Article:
Federal long term care insurance program faces backlash over premium hikes

The Federal Long-Term Care Insurance Program (FLTCIP), which covers about 267,000 civilian federal employees and military members, has announced plans to increase its premium rates by as much as 86% starting from January 1, 2024. The news has sparked outrage and frustration among the enrollees, who have to choose between paying more or reducing their coverage.

Why are the premiums rising?

According to the Office of Personnel Management (OPM), which oversees the FLTCIP, the premium hike is necessary based on recent analysis of the program. The FLTCIP website states that many factors are considered when setting the premium rates, such as the frequency and duration of claims, expected lifespan of enrollees, cost of care, estimated returns on investment and overall program expenses.

Federal long term care insurance program faces backlash over premium hikes
Federal long term care insurance program faces backlash over premium hikes

“As the FLTCIP matures, these factors can change over time,” the website says.

The FLTCIP is a voluntary opt-in program that provides long-term care benefits for nursing homes, assisted living facilities, hospice care and other services. The program is operated by John Hancock Life & Health Insurance Company, which has a seven-year contract with OPM that was renewed in May 2023.

The premium rates are reviewed every seven years and may be adjusted if they are deemed inadequate to cover the projected costs of the program. The last time the FLTCIP increased its premiums was in 2016, when some enrollees faced hikes as high as 126%.

How are the enrollees affected?

OPM has sent individualized letters to the FLTCIP enrollees, detailing their options moving forward. Enrollees can choose to keep their current coverage and pay the higher premium, or reduce their coverage and pay a lower or unchanged premium. They can also cancel their coverage altogether and receive a paid-up limited benefit equal to the amount of premiums they have paid into the program.

However, many enrollees are unhappy with these choices and feel betrayed by the program they trusted. Some have invested thousands of dollars into the FLTCIP over the years, hoping to secure their future long-term care needs. Now they face the dilemma of either paying more than they can afford or losing their coverage when they may need it most.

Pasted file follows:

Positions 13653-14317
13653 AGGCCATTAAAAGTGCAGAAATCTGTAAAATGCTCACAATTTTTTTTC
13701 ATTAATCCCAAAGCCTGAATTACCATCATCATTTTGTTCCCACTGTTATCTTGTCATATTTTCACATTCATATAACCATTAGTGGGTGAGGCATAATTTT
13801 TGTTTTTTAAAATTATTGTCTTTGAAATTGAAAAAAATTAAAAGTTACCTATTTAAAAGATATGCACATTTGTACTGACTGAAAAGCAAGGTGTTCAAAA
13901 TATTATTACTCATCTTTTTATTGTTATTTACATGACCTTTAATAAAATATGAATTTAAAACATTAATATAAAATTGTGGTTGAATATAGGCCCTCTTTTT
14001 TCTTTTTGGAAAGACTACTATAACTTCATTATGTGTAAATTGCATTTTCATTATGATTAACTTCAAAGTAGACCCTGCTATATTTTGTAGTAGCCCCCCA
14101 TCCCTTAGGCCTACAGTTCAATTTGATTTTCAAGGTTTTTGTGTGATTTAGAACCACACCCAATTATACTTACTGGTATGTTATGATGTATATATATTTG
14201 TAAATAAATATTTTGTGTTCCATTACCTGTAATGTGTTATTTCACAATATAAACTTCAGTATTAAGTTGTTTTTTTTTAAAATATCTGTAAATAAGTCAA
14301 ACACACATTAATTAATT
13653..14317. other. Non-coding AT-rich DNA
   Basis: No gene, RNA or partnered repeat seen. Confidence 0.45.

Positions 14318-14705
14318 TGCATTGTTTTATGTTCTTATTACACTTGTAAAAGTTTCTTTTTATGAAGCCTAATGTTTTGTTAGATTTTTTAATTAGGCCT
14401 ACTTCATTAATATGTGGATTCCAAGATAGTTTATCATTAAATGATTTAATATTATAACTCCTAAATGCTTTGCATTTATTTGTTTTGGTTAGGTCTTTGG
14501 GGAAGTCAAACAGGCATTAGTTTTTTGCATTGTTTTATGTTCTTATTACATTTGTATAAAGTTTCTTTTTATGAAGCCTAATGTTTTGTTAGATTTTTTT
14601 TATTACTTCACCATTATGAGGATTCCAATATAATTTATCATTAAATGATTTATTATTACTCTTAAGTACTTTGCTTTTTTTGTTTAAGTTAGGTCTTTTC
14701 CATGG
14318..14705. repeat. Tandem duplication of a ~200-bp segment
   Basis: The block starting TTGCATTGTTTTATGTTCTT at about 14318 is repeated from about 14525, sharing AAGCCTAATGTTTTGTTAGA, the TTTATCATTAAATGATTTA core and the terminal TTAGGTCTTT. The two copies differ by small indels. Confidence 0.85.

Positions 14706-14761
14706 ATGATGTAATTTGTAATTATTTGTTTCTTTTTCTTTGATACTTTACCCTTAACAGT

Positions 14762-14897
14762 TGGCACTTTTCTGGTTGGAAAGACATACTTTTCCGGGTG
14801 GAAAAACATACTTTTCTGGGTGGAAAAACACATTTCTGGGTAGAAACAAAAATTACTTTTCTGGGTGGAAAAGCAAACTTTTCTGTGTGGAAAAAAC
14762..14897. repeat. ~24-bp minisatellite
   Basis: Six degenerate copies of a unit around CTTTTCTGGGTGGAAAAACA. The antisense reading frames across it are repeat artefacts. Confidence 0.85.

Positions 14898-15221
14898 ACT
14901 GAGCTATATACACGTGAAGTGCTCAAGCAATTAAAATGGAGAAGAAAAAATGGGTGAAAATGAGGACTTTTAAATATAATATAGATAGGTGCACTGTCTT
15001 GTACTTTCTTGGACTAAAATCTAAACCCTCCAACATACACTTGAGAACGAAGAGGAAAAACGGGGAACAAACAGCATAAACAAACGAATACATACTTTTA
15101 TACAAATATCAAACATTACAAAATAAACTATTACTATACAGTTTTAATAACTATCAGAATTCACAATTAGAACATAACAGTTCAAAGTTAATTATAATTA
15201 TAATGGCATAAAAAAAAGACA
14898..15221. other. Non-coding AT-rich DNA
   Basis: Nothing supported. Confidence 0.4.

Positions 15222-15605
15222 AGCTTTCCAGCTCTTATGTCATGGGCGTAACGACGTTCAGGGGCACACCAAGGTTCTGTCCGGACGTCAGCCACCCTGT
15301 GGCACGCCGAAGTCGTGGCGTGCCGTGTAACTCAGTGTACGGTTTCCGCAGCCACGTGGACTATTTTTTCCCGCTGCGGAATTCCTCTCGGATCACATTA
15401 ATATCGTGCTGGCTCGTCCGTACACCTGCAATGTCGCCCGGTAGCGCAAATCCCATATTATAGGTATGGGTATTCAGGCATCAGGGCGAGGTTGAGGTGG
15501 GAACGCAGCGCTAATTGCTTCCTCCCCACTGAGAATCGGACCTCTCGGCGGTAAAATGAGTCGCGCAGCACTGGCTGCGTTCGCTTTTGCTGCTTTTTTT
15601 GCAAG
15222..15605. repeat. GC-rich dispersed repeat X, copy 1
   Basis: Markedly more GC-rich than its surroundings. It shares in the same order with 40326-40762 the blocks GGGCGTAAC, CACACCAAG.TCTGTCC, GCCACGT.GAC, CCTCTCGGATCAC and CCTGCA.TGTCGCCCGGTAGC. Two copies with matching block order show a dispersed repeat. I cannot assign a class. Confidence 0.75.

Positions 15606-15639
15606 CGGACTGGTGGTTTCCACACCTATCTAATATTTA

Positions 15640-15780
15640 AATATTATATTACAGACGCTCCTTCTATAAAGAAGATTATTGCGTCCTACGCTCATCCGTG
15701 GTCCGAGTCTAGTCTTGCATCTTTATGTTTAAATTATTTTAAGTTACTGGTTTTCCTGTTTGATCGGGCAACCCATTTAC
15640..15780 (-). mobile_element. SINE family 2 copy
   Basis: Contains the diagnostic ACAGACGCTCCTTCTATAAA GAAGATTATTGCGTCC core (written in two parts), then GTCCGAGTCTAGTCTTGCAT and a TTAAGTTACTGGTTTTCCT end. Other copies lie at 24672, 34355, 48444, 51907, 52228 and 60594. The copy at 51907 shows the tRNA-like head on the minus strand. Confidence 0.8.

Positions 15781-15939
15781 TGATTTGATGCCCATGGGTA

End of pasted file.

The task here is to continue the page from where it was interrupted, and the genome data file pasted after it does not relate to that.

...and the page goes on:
The National Active and Retired Federal Employees Association (NARFE), which represents about 200,000 current and retired federal workers, has expressed its strong opposition to the premium increase and called it a “classic bait-and-switch scheme”.

“FLTCIP enrollees took the bait when they purchased insurance at lower-quoted price, and now are forced to switch to a higher cost product or lose their investment,” NARFE National President William Shackelford said in a statement.

NARFE has also criticized OPM for its lack of transparency and communication with the enrollees and urged it to provide more information and assistance to help them make informed decisions.

What are some alternatives to the FLTCIP?

The FLTCIP is not the only option for federal employees and retirees who want to plan for their long-term care needs. There are other alternatives that may offer more flexibility and affordability, such as:

  • Health savings accounts (HSAs): These are tax-advantaged accounts that can be used to pay for qualified medical expenses, including long-term care services. However, they are only available to those who have a high-deductible health plan (HDHP) and meet certain eligibility criteria.
  • Long-term care riders: These are optional features that can be added to some life insurance or annuity policies that provide long-term care benefits in addition to death or income benefits. However, they may have limitations on the amount and duration of coverage and may affect the tax treatment of the policy.
  • Hybrid policies: These are policies that combine life insurance or annuity with long-term care insurance in one product. They offer guaranteed benefits and premiums, but they may be more expensive than standalone policies and may have less flexibility in choosing providers and services.
  • Self-insurance: This means saving and investing enough money to pay for long-term care expenses out of pocket. This may be feasible for those who have sufficient income and assets and low risk of needing long-term care. However, it also involves uncertainty and opportunity cost.

Before choosing any alternative, it is advisable to consult a financial planner or an insurance agent who can help compare the costs and benefits of different options and find the best fit for one’s situation.

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